Drones for Healthcare Powered by 'Open Source'

Peter GroenAbout a week after Typhoon Haiyan struck the Philippines, one of the Direct Relief partnering organizations called Team Rubicon sought to determine the operational status of the Carigara District Hospital, located northwest of the city of Tacloban.

Travel along damaged roads was difficult and slow. Yet, the assessment team was able to provide local officials and aid groups with a rapid and highly accurate visual analysis of damage to the Carigara District Hospital by deploying the latest in close proximity aerial imaging technology, using a Huginn X1 unmanned aerial vehicle (UAV) or civil surveillance drone.

The assessment provided enough information to allow Team Rubicon to proceed with setting up a medical relief station there to help survivors gain access to emergency care and medical supplies. The civil drone used to provide the is the peacetime, humanitarian cousin of the aerial robotic units are used in military conflicts.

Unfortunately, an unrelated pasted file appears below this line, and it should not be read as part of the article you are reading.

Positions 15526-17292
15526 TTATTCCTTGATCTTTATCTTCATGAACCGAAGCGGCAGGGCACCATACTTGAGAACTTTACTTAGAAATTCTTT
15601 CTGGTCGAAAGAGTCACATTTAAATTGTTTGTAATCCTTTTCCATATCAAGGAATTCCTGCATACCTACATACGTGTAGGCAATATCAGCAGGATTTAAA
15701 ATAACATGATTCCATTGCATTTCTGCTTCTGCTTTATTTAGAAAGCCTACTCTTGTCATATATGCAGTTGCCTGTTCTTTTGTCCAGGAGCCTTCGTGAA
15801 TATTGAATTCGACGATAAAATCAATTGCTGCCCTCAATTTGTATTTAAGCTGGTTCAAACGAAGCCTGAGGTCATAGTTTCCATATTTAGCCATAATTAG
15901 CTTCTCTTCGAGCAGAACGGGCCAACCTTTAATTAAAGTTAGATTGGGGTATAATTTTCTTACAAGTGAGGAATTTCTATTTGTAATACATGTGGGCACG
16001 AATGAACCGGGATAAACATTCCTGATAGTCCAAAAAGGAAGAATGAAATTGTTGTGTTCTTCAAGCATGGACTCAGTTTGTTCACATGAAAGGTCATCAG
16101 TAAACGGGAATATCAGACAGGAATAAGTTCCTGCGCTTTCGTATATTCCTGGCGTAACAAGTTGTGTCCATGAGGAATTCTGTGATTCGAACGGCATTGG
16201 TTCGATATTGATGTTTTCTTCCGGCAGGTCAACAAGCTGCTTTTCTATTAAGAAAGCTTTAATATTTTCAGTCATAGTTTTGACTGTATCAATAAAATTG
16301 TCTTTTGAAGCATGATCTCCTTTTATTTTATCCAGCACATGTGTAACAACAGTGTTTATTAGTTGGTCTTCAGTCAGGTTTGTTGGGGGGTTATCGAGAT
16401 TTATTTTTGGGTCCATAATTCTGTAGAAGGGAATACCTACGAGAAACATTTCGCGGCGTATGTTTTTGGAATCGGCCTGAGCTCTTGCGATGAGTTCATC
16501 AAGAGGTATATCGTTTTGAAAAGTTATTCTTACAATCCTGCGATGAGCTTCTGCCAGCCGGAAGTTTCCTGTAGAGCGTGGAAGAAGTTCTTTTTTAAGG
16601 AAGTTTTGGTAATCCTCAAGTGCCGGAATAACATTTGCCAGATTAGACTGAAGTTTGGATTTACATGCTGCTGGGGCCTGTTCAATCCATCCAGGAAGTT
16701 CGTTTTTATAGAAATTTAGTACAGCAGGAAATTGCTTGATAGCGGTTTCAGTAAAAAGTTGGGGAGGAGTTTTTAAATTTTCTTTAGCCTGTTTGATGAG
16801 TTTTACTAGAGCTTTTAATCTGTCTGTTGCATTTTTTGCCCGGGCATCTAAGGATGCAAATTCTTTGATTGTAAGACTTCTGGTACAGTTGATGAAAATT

Unmanned aerial vehicles (UAV), more commonly known as drones, are aircraft without a human pilot on board.  Drones come in a wide variety of shapes, sizes, configurations, and characteristics. They have been primarily built and deployed for military purposes, but are now increasingly being used for a growing number of non-military applications, e.g. medical, farming, search and rescue.  See Wikipedia.

The U.S. military began to investigate the potential of using unmanned aerial vehicles (UAV), or drones, back in the late 1950s, when the U.S. Air Force became concerned about losing pilots over hostile territory during the 'Cold War'. The military began to seriously deploy and use UAVs, or drones,  during the late stages of the Vietnam War.